Thursday, November 26, 2015         

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Senate approves sweeping immigration bill

The bipartisan measure will confront stubborn opposition from the House GOP

By McClatchy News Services


WASHINGTON » The Senate on Thursday voted 68-32 to overhaul the U.S. immigration system, an ambitious plan that creates a way for millions of undocumented immigrants to become citizens while requiring tough new steps to secure the nation's borders.

The measure, the most sweeping changes to immigration law since the 1980s, now faces a perilous path in the Republican-controlled House of Representatives, where Speaker John Boehner, R-Ohio, said flatly, "The House is not going to take up and vote on whatever the Senate passes. We're going to do our own bill."

Though the outcome of the vote was long known, Senate leaders created fresh drama by having members take the unusual step of voting in their seats, a practice reserved for only the most momentous occasions.

The Senate vote was a robust endorsement to a thousand-page bill painstakingly crafted by a "Gang of Eight" senators from both parties and amended this week to bring in some skeptics. Fourteen Republicans joined 52 Demo­crats and two independents in voting yes Thursday, while 32 Republicans voted no.

Debate was unusually impassioned.

Senate Majority Leader Harry Reid, D-Nev., invoked the spirit of the late Sen. Edward Kennedy, who worked feverishly to enact immigration legislation before his death in 2009.

"Senator Kennedy knew the day would come when a group of senators divided by party, but united by love of country, would see this fight to the finish," Reid said as he closed the debate.

Sen. Marco Rubio, R-Fla., had endured sharp criticism from conservatives for his efforts to find common ground. Before he voted yes Thursday, he recalled his parents, who came to this country from Cuba. "Well before they became citizens, in their hearts they had already become Americans," he said. "It reminds us that sometimes we focus so much on how immigrants could change America that we forget that America changes immigrants even more.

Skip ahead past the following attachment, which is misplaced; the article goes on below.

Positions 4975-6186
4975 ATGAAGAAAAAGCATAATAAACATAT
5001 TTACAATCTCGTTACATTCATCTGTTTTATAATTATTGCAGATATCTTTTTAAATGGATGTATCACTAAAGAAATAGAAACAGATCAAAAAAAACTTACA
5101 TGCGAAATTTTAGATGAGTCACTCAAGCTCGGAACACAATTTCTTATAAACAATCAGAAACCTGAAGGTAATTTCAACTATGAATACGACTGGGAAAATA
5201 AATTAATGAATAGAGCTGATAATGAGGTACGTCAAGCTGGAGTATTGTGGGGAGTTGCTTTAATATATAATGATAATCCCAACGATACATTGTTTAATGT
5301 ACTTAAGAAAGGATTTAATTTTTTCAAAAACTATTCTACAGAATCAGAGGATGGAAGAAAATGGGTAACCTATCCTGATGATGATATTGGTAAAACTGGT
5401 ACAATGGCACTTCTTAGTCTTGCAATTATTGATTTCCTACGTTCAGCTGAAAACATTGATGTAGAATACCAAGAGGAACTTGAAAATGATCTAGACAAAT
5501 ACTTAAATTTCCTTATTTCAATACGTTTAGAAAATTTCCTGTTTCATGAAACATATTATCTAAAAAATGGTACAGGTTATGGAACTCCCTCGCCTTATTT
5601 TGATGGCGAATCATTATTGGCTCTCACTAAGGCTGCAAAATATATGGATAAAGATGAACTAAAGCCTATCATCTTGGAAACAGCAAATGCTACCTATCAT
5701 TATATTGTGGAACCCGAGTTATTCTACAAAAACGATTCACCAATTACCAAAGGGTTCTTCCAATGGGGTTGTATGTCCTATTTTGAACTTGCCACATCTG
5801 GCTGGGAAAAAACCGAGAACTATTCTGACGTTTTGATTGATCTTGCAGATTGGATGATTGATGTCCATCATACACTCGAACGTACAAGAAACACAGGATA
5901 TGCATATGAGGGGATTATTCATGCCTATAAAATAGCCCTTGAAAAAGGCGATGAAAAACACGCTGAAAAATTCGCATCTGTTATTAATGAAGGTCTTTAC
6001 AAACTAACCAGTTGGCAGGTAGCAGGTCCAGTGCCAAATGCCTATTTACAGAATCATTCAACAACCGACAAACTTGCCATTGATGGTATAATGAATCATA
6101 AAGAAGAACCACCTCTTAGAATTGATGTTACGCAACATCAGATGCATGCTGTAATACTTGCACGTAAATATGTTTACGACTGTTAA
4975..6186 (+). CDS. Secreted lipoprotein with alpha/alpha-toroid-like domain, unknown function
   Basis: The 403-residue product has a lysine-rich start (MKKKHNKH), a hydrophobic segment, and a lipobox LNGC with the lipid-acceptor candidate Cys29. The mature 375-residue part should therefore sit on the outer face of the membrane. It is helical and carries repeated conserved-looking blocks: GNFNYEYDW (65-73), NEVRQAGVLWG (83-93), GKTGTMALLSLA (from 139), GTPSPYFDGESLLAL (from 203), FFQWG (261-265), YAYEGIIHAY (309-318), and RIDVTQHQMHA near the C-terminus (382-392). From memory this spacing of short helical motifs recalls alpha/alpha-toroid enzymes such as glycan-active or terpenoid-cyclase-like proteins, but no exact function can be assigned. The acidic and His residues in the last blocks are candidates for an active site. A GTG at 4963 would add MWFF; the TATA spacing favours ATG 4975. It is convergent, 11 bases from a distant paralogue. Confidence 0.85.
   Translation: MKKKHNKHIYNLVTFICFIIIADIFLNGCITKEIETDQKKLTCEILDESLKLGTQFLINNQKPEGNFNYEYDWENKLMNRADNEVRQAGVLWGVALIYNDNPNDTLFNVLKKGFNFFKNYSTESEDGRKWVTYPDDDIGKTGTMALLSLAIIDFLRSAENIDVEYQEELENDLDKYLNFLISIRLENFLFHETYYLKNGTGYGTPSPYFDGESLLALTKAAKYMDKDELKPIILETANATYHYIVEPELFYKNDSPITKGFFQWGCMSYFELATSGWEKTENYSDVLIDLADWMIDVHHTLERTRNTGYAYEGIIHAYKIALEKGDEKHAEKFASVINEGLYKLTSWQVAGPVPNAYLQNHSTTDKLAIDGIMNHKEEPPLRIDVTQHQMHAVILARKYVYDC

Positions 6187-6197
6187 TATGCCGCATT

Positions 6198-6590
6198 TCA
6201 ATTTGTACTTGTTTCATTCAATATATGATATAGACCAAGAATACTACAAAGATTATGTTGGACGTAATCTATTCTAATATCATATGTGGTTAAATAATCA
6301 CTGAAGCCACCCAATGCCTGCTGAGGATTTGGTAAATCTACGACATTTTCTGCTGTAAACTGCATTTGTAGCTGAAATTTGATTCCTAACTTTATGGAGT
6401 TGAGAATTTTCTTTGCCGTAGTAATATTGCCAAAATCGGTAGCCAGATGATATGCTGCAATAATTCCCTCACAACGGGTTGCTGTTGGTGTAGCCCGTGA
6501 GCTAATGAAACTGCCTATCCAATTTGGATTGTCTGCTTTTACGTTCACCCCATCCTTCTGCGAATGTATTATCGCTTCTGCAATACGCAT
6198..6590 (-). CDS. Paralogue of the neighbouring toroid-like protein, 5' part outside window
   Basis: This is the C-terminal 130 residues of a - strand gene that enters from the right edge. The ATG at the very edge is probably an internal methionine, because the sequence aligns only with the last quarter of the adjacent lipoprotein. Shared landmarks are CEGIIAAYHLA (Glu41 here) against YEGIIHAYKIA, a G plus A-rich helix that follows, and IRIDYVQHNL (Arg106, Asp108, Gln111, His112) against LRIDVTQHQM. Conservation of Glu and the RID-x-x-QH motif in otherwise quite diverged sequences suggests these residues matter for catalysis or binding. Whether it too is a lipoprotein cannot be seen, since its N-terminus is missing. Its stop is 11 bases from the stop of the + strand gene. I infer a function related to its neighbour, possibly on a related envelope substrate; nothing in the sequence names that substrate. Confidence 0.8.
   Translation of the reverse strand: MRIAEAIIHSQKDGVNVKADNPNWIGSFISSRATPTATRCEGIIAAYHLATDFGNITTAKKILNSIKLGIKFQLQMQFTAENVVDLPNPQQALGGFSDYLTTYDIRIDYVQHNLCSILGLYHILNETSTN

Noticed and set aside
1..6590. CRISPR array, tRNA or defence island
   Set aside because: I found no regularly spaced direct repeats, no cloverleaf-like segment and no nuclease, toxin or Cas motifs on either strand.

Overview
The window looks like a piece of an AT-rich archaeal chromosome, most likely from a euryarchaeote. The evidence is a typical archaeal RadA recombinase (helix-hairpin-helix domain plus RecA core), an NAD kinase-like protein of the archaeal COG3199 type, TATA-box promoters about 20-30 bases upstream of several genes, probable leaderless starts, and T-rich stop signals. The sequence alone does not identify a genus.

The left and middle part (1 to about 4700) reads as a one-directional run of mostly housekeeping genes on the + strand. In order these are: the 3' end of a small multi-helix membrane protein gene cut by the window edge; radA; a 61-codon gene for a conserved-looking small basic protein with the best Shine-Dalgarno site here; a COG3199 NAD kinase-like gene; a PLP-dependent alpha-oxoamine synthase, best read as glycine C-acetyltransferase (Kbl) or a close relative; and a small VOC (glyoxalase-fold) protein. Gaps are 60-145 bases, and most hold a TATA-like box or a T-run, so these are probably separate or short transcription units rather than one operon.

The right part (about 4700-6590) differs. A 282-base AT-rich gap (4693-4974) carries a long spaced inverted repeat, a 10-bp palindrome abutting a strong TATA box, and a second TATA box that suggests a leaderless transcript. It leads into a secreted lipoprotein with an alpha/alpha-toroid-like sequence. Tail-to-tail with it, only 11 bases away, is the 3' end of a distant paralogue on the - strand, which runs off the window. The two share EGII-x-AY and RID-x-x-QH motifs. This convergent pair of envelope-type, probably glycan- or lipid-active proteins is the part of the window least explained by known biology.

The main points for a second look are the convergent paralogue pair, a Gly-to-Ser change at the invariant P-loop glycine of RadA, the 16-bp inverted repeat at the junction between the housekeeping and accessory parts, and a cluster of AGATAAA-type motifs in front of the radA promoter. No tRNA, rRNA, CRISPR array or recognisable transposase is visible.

"This is not just my story," Rubio said. "This is our story. It reminds us that we are ‘E Pluribus Unum' — out of many, one."

Under the legislation, employers would have to check on a potential employee's legal status, and the number of visas available for skilled worked needed by the technology industry would be increased.

The measure would create a 13-year path to citizenship for an estimated 11 million undocumented immigrants.

Pacific migrants in Hawaii would once again be eligible for Medicaid under the bill, a provision that could save the state millions of dollars a year.

Migrants from Micronesia, the Marshall Islands and Palau who can legally travel and live in the United States have not been eligible for Medicaid since a 1996 welfare reform law. The state has estimated that it spends about $40 million a year on Medicaid-related benefits for more than 13,200 Pacific migrants.

U.S. Sen. Mazie Hirono, D-Hawaii, inserted the provision restoring Medicaid eligibility for Pacific migrants into the immigration bill, along with several other amendments that could benefit Hawaii. The bill would help Filipino World War II veterans reunite with their adult children, allow Hawaii longline fishing boats to temporarily rotate foreign crews in the islands, and make Hong Kong eligible for the federal visa waiver program, which could increase tourism.

"I stand with the large, bipartisan group of senators in voting for an immigration bill that will benefit Hawaii and our nation," said Hirono, who emigrated from Japan as a child. "Now it is time for my former colleagues in the House to come together and pass this bill."

U.S. Sen. Brian Schatz, D-Hawaii, also voted for the bill.

"What makes our state so special is the ability to welcome people from all over the world to make a thriving economy, culture and community. This vote is consistent with our values," he said in a statement.

Senate supporters had hoped that Thursday's vote would provide momentum heading to the House, but it wasn't immediately evident.

Boehner scheduled a July 10 meeting of House Republicans to plot the way forward. The House Republican caucus is dominated by conservatives unenthusiastic about citizenship for undocumented immigrants.


Star-Advertiser writer Derrick DePledge contributed to this report.

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